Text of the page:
Rembrandt in Print presents 50 of the finest works from the Ashmolean’s world-class collection of over 200 etchings and drypoints by Rembrandt van Rijn (1606-1669). Widely hailed as the greatest painter of the Dutch Golden Age, Rembrandt was also one of the most innovative and experimental printmakers of the seventeenth century. Displayed together for the first time, these works demonstrate Rembrandt’s inventive techniques and unrivaled ability for storytelling.
Exhibition highlights include intense self-portraits with their penetrating gaze, including one of his earliest self-portraits dating from 1630. Rembrandt’s only still-life print The Shell (1650) and iconic prints such as The Three Trees (1643) and The Windmill (1641) are also highlights. Perhaps the most remarkable print on display is Christ Presented to the People (Ecce Homo) (1655), considered to be the pinnacle of Rembrandt’s printmaking; the Ashmolean’s print is one of only 8 first state impressions in existence in the world. Created solely in drypoint it is a true feat of printmaking, and was printed on rare Japanese paper which Rembrandt must have sourced via the Dutch East India Company who had exclusive access to Japan through the harbor in Nagasaki.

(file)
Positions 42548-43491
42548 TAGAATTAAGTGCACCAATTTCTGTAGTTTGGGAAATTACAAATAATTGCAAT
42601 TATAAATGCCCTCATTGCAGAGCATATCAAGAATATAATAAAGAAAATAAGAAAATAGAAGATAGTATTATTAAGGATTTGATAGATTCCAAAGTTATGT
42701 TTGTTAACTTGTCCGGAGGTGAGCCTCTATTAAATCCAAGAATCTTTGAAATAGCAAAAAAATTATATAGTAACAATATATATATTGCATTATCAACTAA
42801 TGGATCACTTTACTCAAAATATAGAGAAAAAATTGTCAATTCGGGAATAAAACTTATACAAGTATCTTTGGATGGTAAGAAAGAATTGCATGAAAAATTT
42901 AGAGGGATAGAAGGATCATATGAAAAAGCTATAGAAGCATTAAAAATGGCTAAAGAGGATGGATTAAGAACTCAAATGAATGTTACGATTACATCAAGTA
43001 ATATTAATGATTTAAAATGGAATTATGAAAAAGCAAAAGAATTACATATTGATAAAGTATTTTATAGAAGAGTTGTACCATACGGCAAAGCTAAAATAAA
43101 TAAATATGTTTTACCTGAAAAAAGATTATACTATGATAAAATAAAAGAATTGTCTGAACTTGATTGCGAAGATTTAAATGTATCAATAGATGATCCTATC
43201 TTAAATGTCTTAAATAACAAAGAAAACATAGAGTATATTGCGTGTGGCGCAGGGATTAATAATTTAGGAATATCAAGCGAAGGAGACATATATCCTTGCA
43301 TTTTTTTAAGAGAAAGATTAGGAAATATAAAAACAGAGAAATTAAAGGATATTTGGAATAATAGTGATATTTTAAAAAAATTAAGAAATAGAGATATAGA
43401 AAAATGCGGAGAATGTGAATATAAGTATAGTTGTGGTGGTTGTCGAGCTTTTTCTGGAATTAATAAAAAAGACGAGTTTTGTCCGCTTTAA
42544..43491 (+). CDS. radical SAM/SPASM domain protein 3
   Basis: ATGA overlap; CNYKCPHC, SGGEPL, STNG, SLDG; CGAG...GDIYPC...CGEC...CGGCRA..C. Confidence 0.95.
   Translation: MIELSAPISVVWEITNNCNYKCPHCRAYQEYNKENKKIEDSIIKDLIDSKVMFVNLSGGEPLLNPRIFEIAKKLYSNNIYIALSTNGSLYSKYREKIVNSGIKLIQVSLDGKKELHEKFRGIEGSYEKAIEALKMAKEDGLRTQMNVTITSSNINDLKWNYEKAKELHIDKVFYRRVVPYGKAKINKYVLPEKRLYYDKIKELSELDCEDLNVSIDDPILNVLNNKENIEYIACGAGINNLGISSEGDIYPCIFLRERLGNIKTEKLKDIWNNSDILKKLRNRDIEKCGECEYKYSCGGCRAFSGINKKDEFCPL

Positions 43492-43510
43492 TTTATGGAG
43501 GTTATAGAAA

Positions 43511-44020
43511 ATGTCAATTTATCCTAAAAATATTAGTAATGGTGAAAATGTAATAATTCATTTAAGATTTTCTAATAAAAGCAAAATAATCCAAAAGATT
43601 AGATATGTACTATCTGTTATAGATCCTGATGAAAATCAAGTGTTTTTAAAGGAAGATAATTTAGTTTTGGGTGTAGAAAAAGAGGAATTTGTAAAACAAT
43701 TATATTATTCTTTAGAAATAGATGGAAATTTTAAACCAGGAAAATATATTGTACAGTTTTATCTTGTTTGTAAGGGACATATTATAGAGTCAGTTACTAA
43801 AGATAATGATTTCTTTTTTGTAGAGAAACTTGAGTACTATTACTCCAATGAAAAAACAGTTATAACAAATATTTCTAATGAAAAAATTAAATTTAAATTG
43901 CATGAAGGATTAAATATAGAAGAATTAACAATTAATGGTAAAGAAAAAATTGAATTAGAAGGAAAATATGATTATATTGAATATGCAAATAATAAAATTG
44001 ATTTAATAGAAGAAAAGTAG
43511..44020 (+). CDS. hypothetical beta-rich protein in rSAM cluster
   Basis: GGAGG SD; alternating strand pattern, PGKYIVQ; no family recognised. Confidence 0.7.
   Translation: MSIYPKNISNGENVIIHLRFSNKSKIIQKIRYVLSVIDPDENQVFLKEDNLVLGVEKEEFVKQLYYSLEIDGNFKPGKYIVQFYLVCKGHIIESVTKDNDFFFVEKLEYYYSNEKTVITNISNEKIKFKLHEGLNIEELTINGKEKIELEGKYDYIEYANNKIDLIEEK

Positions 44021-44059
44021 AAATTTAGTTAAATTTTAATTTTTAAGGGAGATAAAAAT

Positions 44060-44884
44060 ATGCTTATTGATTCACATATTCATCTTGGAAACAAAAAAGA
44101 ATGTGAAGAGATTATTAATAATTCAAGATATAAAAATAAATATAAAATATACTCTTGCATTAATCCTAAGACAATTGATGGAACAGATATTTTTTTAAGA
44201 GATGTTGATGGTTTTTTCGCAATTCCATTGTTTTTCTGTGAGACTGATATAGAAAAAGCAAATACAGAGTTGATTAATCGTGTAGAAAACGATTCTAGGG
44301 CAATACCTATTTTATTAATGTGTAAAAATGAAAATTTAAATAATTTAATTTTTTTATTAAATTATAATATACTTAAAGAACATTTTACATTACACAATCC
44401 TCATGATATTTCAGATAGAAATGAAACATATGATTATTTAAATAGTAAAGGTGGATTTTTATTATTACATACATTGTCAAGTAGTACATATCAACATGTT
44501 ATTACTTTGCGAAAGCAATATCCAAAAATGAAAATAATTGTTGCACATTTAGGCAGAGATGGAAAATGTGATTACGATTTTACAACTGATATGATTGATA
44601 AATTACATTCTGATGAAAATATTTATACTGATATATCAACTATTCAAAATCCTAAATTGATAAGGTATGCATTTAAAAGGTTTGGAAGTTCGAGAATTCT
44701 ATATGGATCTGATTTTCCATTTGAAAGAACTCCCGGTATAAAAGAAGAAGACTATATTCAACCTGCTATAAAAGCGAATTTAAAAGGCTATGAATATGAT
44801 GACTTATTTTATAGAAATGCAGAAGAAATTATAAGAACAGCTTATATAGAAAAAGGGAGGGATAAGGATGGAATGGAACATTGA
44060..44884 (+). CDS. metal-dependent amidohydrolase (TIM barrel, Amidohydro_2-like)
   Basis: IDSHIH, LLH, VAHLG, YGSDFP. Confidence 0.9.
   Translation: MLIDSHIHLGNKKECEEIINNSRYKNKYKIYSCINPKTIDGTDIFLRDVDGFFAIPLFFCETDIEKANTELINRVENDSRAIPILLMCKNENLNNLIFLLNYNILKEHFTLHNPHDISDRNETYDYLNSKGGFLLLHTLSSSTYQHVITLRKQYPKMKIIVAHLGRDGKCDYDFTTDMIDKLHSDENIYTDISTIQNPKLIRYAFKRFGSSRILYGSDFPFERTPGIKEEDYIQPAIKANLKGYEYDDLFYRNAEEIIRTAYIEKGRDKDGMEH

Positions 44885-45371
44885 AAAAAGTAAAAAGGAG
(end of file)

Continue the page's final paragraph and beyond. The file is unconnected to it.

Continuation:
This exhibition has been organized by the Ashmolean Museum, University of Oxford, and has been curated by An Van Camp, Christopher Brown Assistant Keeper of Northern European Art at the Ashmolean Museum.
[Image caption: Rembrandt (1606-1669), The Shell 1650. The Ashmolean Museum, Oxford]
[Text from codart.nl]